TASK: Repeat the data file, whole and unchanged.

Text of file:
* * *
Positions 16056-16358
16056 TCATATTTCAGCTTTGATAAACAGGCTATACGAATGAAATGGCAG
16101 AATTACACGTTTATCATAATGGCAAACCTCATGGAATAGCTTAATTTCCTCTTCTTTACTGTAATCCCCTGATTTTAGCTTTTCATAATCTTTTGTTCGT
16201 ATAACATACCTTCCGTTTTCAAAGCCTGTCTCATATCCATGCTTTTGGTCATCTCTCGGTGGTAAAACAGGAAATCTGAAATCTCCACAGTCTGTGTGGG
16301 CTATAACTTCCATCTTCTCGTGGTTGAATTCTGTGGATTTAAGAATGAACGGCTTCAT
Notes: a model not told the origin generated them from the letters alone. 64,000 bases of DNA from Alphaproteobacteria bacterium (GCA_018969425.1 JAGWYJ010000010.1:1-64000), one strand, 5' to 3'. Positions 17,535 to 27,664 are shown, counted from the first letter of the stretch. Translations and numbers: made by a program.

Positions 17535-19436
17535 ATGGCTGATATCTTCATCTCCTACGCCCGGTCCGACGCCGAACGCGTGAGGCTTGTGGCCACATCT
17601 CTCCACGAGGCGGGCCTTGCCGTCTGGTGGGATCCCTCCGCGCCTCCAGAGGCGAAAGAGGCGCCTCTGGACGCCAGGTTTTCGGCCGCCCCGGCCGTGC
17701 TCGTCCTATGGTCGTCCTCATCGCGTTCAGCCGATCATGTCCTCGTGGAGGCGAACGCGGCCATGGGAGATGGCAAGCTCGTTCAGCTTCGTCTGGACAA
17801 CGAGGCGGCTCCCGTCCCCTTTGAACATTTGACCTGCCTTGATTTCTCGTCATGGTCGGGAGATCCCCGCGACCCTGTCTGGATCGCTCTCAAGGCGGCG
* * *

Positions 16056-16358
16056 TCATATTTCAGCTTTGATAAACAGGCTATACGAATGAAATGGCAG
16101 AATTACACGTTTATCATAATGGCAAACCTCATGGAATAGCTTAATTTCCTCTTCTTTACTGTAATCCCCTGATTTTAGCTTTTCATAATCTTTTGTTCGT
16201 ATAACATACCTTCCGTTTTCAAAGCCTGTCTCATATCCATGCTTTTGGTCATCTCTCGGTGGTAAAACAGGAAATCTGAAATCTCCACAGTCTGTGTGGG
16301 CTATAACTTCCATCTTCTCGTGGTTGAATTCTGTGGATTTAAGAATGAACGGCTTCAT
Notes: a model not told the origin generated them from the letters alone. 64,000 bases of DNA from Alphaproteobacteria bacterium (GCA_018969425.1 JAGWYJ010000010.1:1-64000), one strand, 5' to 3'. Positions 17,535 to 27,664 are shown, counted from the first letter of the stretch. Translations and numbers: made by a program.

Positions 17535-19436
17535 ATGGCTGATATCTTCATCTCCTACGCCCGGTCCGACGCCGAACGCGTGAGGCTTGTGGCCACATCT
17601 CTCCACGAGGCGGGCCTTGCCGTCTGGTGGGATCCCTCCGCGCCTCCAGAGGCGAAAGAGGCGCCTCTGGACGCCAGGTTTTCGGCCGCCCCGGCCGTGC
17701 TCGTCCTATGGTCGTCCTCATCGCGTTCAGCCGATCATGTCCTCGTGGAGGCGAACGCGGCCATGGGAGATGGCAAGCTCGTTCAGCTTCGTCTGGACAA
17801 CGAGGCGGCTCCCGTCCCCTTTGAACATTTGACCTGCCTTGATTTCTCGTCATGGTCGGGAGATCCCCGCGACCCTGTCTGGATCGCTCTCAAGGCGGCG